Published Jan 03, 2019Think an OG like Ice Cube must be out of touch in 2018, never mind remaining relevant? Well, the battle hardened 49-year-old vet will prove you wrong with Everythang's Corrupt.
Yes, three-and-a-half decades into his career, and at the height of the lyrically milquetoast mumble rap era, Cube is spitting bars strong enough to evoke his classics, Death Certificate and AmeriKKKa's Most Wanted. Many of these fresh tracks are as socially conscious and political as those heyday releases. An obvious example is "Arrest the President," on which Cube says Donald Trump treats the White House like a trap house. The veteran rapper gets even better results, however, on the subtler "Fire Water," which finds him spitting about liquor, sugar, salt and other vices that impoverished communities are addled with.
While Cube employs plenty of ambitious themes and frequently lays down solid bars, Everything's Corrupt is by no means flawless. A few downright laughable clunkers crop up on songs like "One For the Money," on which he raps: "Can't get nothin' from me / Who I look like, the fuckin' Easter Bunny?"
Minor stumbles aside, however, Cube's vigorous delivery puts the album over, along with his willingness to adopt flows you wouldn't expect from an MC so long in the tooth. He brings catchy, chant-like cadences to bear on highlights like "Don't Bring Me No Bag," "On Them Pills," and "Ain't Got No Haters," especially for the a cappella intro of the latter. "Ain't Got No Haters" stands out all the more because Cube uses it to meld past and present, spitting the tight, compact flows of a nimble up-and-comer over a vintage West coast funk instrumental.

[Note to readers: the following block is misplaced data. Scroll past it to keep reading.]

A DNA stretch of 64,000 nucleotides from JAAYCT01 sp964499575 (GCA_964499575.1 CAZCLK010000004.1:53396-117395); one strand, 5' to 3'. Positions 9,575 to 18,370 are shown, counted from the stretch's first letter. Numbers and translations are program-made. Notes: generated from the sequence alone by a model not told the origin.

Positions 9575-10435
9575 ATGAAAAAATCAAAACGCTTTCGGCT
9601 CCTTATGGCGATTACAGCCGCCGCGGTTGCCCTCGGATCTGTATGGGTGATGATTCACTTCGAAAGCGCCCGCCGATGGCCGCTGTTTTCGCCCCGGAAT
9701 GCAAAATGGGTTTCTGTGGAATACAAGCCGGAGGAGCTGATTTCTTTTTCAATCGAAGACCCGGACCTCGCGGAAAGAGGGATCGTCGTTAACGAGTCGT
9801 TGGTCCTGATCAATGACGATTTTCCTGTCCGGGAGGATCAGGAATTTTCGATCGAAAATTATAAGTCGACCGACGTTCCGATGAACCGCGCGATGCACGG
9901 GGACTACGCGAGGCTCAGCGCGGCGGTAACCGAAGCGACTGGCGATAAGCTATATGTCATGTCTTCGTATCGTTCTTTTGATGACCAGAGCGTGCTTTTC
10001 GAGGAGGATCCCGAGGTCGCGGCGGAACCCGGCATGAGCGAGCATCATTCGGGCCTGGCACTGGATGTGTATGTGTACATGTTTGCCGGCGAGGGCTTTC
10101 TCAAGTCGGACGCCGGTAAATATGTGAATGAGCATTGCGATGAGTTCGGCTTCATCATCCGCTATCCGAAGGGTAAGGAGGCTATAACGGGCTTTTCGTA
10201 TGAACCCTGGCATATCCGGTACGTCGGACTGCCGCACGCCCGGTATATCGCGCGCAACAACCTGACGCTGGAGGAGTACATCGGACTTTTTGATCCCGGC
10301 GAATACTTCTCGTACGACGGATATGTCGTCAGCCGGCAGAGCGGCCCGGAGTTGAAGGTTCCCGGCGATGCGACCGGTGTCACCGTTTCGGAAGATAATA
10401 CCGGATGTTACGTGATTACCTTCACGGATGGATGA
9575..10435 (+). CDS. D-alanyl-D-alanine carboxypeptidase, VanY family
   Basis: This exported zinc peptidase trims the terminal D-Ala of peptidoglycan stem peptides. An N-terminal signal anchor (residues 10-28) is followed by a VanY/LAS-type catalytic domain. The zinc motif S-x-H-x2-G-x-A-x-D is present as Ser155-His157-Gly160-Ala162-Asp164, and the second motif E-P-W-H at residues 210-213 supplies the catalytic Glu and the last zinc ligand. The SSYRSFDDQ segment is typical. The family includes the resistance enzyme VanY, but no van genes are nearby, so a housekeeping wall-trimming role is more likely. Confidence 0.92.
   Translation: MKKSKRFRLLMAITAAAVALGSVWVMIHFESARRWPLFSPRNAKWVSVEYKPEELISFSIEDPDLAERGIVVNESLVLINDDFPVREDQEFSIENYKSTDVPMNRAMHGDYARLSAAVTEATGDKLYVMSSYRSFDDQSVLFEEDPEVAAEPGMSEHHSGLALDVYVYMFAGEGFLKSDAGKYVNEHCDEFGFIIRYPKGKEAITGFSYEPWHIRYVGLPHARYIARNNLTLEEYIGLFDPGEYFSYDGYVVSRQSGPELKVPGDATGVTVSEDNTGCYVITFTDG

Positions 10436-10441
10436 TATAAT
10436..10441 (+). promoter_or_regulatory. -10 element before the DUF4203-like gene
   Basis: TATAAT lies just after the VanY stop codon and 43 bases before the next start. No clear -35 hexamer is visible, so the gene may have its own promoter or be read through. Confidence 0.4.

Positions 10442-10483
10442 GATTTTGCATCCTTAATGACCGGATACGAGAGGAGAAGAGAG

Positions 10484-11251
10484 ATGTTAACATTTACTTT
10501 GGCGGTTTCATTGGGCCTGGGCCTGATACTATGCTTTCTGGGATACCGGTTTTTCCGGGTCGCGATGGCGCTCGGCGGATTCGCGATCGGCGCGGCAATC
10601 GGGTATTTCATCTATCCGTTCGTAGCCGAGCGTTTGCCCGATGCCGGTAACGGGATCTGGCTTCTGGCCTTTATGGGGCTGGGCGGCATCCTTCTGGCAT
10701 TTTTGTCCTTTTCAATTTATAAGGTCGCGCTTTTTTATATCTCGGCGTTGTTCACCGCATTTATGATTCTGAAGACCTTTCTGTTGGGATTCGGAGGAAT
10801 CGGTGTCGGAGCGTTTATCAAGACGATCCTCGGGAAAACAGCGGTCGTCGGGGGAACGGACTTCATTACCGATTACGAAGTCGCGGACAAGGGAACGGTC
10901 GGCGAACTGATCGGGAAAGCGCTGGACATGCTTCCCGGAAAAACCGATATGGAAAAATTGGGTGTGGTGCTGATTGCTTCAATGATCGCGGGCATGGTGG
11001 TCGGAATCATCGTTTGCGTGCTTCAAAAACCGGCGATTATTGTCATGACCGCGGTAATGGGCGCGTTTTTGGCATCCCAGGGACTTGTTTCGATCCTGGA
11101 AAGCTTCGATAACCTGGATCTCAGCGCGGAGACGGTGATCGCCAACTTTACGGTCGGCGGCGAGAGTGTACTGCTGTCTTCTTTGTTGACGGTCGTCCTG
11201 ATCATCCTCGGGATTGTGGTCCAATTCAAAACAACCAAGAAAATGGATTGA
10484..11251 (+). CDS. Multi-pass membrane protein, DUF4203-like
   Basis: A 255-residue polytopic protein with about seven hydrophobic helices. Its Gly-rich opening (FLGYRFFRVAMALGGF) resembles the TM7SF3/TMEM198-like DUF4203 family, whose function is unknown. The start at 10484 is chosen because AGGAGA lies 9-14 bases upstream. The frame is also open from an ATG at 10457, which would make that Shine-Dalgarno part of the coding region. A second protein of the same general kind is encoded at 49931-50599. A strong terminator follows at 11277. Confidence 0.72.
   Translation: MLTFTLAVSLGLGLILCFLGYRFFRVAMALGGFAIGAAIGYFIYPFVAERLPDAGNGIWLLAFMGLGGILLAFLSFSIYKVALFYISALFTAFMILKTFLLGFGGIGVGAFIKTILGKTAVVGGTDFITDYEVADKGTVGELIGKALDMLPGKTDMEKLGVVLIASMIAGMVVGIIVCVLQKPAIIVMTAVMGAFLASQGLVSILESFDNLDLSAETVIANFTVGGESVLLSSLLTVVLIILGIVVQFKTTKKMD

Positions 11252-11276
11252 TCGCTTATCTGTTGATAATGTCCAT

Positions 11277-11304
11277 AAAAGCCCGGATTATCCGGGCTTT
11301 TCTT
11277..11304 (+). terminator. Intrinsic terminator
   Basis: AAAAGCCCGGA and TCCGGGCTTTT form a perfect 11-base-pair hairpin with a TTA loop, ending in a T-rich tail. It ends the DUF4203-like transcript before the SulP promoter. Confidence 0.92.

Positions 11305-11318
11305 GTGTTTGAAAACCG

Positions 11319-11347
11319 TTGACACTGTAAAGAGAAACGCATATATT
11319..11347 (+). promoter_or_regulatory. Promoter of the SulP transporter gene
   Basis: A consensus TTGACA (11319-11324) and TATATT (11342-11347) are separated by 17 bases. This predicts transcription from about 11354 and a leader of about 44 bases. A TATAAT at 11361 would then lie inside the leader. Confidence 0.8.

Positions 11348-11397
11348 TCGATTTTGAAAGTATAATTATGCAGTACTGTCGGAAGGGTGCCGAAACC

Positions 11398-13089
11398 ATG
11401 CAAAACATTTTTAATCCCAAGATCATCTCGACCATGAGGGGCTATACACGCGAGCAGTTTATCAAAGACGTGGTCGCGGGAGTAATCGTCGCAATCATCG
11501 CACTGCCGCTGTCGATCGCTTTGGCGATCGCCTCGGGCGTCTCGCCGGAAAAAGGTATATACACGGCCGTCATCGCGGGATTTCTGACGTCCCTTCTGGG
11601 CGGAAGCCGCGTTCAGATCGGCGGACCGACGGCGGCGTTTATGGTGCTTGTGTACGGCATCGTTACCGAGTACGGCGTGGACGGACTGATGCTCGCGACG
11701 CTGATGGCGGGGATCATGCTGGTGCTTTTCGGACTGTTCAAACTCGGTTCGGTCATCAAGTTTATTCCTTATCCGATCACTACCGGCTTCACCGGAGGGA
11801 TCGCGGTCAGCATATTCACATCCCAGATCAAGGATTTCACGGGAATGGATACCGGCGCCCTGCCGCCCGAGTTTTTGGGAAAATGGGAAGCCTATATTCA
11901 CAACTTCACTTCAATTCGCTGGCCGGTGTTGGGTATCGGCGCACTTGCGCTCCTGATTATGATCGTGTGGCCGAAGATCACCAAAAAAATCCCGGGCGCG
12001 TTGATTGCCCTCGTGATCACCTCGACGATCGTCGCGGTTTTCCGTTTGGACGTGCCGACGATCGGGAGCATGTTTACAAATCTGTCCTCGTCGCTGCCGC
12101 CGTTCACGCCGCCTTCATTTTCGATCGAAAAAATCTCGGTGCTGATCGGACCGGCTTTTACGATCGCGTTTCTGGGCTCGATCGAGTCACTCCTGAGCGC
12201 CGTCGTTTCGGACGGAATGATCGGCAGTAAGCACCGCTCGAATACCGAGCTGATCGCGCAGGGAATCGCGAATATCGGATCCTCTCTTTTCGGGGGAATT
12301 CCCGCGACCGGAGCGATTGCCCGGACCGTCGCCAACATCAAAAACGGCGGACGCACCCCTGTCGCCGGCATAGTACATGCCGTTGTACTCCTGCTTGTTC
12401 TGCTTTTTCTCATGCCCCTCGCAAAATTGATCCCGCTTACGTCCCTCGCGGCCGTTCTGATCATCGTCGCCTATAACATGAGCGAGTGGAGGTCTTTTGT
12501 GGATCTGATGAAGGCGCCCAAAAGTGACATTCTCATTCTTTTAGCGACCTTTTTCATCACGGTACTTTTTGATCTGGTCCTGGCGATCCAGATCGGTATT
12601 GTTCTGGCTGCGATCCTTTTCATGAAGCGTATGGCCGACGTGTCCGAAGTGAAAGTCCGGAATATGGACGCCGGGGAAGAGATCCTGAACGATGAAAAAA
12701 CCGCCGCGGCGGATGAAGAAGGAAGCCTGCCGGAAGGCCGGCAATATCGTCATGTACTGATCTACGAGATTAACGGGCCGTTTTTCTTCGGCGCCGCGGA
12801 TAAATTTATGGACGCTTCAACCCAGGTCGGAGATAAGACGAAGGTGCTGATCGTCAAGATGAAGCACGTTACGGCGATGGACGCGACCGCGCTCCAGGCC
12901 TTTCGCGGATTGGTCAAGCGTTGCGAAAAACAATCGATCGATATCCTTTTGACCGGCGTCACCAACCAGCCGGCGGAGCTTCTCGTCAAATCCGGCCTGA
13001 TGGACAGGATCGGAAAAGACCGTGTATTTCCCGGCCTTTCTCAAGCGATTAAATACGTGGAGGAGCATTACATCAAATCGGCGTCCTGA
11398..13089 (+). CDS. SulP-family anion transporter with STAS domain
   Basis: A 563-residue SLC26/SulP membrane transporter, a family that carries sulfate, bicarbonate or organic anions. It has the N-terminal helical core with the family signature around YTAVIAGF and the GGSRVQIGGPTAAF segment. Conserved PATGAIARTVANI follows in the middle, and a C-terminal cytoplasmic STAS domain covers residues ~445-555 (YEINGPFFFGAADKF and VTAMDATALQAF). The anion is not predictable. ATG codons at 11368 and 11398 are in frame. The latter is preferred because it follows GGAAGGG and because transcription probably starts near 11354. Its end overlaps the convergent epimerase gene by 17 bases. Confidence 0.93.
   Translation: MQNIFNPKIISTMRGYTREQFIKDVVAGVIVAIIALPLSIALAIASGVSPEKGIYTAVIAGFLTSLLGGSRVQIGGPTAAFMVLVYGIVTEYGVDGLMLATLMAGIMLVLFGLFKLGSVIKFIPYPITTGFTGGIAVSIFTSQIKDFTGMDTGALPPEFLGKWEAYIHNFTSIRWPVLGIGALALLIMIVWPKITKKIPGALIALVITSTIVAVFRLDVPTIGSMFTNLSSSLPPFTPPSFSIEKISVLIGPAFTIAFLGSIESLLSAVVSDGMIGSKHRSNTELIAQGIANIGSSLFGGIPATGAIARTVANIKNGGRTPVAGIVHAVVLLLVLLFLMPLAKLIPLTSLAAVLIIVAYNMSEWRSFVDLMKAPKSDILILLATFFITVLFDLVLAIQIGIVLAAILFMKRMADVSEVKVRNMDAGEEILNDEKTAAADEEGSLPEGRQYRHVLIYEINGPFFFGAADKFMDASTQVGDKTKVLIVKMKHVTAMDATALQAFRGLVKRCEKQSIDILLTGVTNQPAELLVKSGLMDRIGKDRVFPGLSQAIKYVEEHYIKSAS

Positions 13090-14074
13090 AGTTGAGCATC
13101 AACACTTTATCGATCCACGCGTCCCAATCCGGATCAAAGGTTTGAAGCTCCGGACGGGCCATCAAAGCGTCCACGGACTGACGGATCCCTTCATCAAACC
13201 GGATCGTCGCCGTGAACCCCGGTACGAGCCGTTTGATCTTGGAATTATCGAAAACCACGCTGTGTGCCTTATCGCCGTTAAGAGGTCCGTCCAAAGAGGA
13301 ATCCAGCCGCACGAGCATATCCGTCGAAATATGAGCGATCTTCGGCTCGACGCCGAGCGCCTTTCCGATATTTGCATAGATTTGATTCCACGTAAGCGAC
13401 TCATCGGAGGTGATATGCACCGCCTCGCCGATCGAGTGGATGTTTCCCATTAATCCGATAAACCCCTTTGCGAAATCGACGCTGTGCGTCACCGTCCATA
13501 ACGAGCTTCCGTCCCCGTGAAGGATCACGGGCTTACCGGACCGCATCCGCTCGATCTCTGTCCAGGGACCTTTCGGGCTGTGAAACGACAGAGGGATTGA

The best track of all, however, is "That New Funkadelic." Musically, it doesn't fit with the rest of the album's slick, brawny beats. But you won't care as you listen to its splashy, organic retro funk instrumentation (credited to producer T-Mix and featuring Tracy Nelson & Deonis "Pumah" Cook). Cube sounds like he's having a ball with that raw rhythm, rapping at a breathless speed with shameless glee, all of which is refreshingly rare for the typically stone-faced gangsta rapper.
While it's not quite a classic like his seminal late '80s to early '90s run, Everythang's Corrupt is a return to form, especially after Cube's rudimentary 2000s releases like Laugh Now, Cry Later and I Am the West. It's heartening to hear an icon with nothing left to prove rap with the hunger of a youngster so far into his career. (Interscope)